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i have trouble implementing policy based, time based and customer based pricing for our SKUs (Stock keeping units). So far i have created following table for time based pricing

 SKUPrices  
ID Pk  
SKUID FK_To_Sku  
DateFrom  
DateTo  
Price

I believe this schema can handle time based pricing well (i need community review on it though) but i can not figure out how to handle customer based pricing (if we want to sell few skus to some customers at subsidized rates for some time period) and policy based pricing (where subsidized rates will be applied to skus if sold under some policy for some time period).

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What if there are conflicting prices for a SKU? Do you pick based on the highest/lowest price? – Anurag Dec 30 '11 at 9:44
    
price at some specific time period will be unique as we will ensure to keep Time periods to be non overlapping. – Muhammad Adeel Zahid Dec 30 '11 at 9:48
    
Can a policy AND a customer pricing be in effect on the same SKU at the SAME time? If not, then adding customerID and PolicyID to the SKUPrices table seems to solve the problem. This assumes that business rules are in place indicating what ORDER to pick them in when a customer buys something, or perhaps the organization simply follows the cheapest method; in which case since there could be 3 different choices, the system would pick the min(Price) for the date range in question assuming the customer was eligible for both customer and policy based prices. – xQbert Dec 30 '11 at 10:00
    
yes customer and policy based pricing can be in effect at the same time – Muhammad Adeel Zahid Dec 30 '11 at 10:22
    
So for example: A base price for SKU 1234 is 12.50 between 1/1/2012 00:00:00 and 1/31/2012 23:59:59. customer pricing of 11.50 for customer A & B is in effect for SKU 1234 between 1/15/2012 00:00:00 and 1/31/2012 23:59:59 a Policy for SKU 1234 states to reduce prices by another 10% for purchases between 1/24/2012 00:00:00 and 1/31/2012 23:59:59. if a purchase is made on 1/1/2012 it's 12.50. made on 1/16/2012 it's 11:50 for customers A B, 12:50 for all else. If purchase on 1/30/2012 by customer A/B it's 11.50-10% everyone else it's 12.50-10%. IS this correct? – xQbert Dec 30 '11 at 11:06
up vote 2 down vote accepted

A very easy way to implement the above requirements would be to just add 2 more columns like this:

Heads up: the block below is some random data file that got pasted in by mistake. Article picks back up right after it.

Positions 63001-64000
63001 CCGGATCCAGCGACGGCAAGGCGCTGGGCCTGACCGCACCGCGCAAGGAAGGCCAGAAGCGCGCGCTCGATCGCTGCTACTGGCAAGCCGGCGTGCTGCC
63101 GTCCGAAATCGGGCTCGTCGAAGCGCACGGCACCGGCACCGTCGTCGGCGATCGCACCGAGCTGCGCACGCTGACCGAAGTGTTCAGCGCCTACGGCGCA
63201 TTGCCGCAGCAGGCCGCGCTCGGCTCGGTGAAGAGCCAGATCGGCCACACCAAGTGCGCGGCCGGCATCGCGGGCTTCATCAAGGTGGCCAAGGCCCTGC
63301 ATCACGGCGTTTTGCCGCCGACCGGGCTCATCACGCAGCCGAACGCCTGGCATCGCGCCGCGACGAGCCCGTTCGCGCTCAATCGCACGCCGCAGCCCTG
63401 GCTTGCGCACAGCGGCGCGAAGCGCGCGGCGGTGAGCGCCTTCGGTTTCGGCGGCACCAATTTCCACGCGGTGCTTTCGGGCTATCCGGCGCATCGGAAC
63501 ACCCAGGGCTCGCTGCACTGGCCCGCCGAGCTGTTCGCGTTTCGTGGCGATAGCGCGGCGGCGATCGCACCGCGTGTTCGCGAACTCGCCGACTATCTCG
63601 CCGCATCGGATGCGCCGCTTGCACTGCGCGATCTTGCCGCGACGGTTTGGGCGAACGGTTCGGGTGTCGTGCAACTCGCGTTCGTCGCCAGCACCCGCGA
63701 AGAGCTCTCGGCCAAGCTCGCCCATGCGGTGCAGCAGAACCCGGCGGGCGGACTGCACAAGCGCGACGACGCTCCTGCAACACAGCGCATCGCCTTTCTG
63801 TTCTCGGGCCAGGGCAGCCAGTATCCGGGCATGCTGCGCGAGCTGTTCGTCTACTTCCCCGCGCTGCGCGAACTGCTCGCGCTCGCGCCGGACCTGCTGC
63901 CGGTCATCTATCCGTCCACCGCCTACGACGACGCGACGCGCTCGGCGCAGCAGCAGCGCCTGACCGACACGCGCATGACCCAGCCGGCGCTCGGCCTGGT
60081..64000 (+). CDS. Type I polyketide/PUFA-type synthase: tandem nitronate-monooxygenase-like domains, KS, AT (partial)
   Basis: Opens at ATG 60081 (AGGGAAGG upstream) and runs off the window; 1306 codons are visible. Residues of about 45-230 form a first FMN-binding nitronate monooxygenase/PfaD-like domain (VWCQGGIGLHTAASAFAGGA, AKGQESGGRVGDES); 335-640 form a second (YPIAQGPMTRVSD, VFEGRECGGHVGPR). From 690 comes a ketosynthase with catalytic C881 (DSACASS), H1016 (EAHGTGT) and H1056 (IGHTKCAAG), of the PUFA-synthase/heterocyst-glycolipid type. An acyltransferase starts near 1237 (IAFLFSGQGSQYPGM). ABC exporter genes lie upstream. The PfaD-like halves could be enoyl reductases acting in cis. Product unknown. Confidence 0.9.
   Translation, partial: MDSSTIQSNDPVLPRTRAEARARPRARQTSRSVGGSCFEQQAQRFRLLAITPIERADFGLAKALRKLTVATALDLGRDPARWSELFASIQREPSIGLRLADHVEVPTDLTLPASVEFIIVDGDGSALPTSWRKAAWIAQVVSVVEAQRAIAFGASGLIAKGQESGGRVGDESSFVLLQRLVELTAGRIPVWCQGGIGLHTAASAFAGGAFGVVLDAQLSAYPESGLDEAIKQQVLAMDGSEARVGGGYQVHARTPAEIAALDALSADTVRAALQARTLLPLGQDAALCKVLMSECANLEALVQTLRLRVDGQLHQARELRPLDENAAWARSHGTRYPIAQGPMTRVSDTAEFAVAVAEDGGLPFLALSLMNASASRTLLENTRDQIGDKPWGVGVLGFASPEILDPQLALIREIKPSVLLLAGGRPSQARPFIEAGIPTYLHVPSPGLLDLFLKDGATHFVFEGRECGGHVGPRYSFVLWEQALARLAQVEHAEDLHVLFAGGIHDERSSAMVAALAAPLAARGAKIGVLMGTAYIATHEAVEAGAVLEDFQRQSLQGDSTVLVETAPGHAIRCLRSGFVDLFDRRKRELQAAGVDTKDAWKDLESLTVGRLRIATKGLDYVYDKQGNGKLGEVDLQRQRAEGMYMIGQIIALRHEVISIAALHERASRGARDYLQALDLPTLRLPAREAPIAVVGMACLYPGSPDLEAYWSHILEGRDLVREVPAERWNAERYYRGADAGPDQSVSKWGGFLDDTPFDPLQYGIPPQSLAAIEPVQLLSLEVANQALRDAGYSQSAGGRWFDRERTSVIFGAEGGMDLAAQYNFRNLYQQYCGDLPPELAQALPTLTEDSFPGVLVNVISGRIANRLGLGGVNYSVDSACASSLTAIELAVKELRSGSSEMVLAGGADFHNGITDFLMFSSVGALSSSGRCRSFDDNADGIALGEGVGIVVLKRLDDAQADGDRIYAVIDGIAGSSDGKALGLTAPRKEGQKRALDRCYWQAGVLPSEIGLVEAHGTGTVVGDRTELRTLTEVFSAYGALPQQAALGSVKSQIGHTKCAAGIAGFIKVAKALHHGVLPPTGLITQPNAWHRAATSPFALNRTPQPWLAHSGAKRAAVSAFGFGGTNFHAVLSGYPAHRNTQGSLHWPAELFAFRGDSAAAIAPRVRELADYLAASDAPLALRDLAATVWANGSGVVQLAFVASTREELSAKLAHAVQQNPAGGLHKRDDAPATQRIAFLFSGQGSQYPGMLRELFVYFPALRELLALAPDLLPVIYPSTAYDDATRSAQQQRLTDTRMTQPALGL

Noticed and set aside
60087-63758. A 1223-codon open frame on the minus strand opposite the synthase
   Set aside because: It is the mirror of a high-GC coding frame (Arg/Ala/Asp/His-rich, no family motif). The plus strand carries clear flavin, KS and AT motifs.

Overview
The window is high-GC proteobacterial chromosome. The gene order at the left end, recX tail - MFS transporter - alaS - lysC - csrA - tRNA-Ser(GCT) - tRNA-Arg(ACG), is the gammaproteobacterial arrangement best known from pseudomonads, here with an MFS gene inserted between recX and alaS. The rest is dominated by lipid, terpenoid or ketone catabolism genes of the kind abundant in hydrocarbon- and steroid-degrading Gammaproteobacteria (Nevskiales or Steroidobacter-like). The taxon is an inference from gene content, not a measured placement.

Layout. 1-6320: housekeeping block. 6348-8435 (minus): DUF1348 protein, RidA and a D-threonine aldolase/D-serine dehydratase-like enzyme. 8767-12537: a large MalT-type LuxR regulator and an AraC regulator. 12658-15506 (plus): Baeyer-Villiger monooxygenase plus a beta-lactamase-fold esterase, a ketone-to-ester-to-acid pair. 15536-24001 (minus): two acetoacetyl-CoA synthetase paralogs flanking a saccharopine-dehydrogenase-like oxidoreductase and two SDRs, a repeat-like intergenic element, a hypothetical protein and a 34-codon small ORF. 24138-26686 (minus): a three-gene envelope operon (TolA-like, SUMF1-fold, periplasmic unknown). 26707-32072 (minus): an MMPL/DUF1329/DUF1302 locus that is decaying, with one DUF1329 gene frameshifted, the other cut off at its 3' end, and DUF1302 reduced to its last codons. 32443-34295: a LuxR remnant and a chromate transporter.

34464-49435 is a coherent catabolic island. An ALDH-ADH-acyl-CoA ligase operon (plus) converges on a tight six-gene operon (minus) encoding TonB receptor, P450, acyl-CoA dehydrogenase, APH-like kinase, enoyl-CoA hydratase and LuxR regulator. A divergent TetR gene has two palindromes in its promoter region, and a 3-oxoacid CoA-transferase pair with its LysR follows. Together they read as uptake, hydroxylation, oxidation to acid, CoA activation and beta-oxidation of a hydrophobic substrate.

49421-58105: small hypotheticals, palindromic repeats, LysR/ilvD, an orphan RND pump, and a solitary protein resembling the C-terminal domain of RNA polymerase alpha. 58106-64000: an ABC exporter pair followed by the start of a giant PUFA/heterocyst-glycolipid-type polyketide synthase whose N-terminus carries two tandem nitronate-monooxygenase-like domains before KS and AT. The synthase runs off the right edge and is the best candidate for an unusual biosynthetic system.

SKUPrices
------------------
ID Pk  
SKUID FK_To_Sku
CustomerId FK_to_Customer
PolicyId FK_to_Policy  
DateFrom  
DateTo  
Price

Then you could just provide default values for customer and policy ids (NULL or 0), if you want to enter date based values. Add the customer or policy FKs, if you want to store customer or policy specific prices.

It's a quite simple price storing schema, but it may suffice for your needs. You might also want to take care of price scales (different prices at different quantities) or other needs. Maybe you can already address this through your policies, I don't know.

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is this schema properly normalized? – Muhammad Adeel Zahid Dec 30 '11 at 10:33
    
It's not absolutely normalized (as Mark Bannister already pointed out). But, I used both approaches (this one and and the multiple table one proposed by Mark) and must say that it's always a hassle to deal with multiple tables when having to get the price. This will be mostly a lookup table so I'm going with "don't normalize at all cost". – MicSim Dec 30 '11 at 14:05
    
One more addition: Database design always depends on your current and future requirements. You have to always think about what requirements are probably going to hit you in the future. That's what should drive your decision to one or the other schema. – MicSim Dec 30 '11 at 14:10

Set up separate tables for Customer and Policy-based pricing:

CustomerPrices
------------------
ID Pk  
SKUID FK_To_Sku
CustomerId FK_to_Customer
DateFrom  
DateTo  
Price

PolicyPrices
------------------
ID Pk  
SKUID FK_To_Sku
PolicyId FK_to_Policy  
DateFrom  
DateTo  
Price

Include checks on the customer and policy-pricing tables when calculating prices by separate left outer joins to each table.

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please explain a little bit why we should create two tables instead of one and what are drawbacks if i go with MicSim solution – Muhammad Adeel Zahid Dec 30 '11 at 11:07
    
It's actually three tables - these two are in addition to your original SKUPrices table. MicSim's solution is improperly normalised, since you will have Prices that are dependant on Customers and/or Policies in the same table as those that are dependant on SKU alone. – Mark Bannister Dec 30 '11 at 11:19

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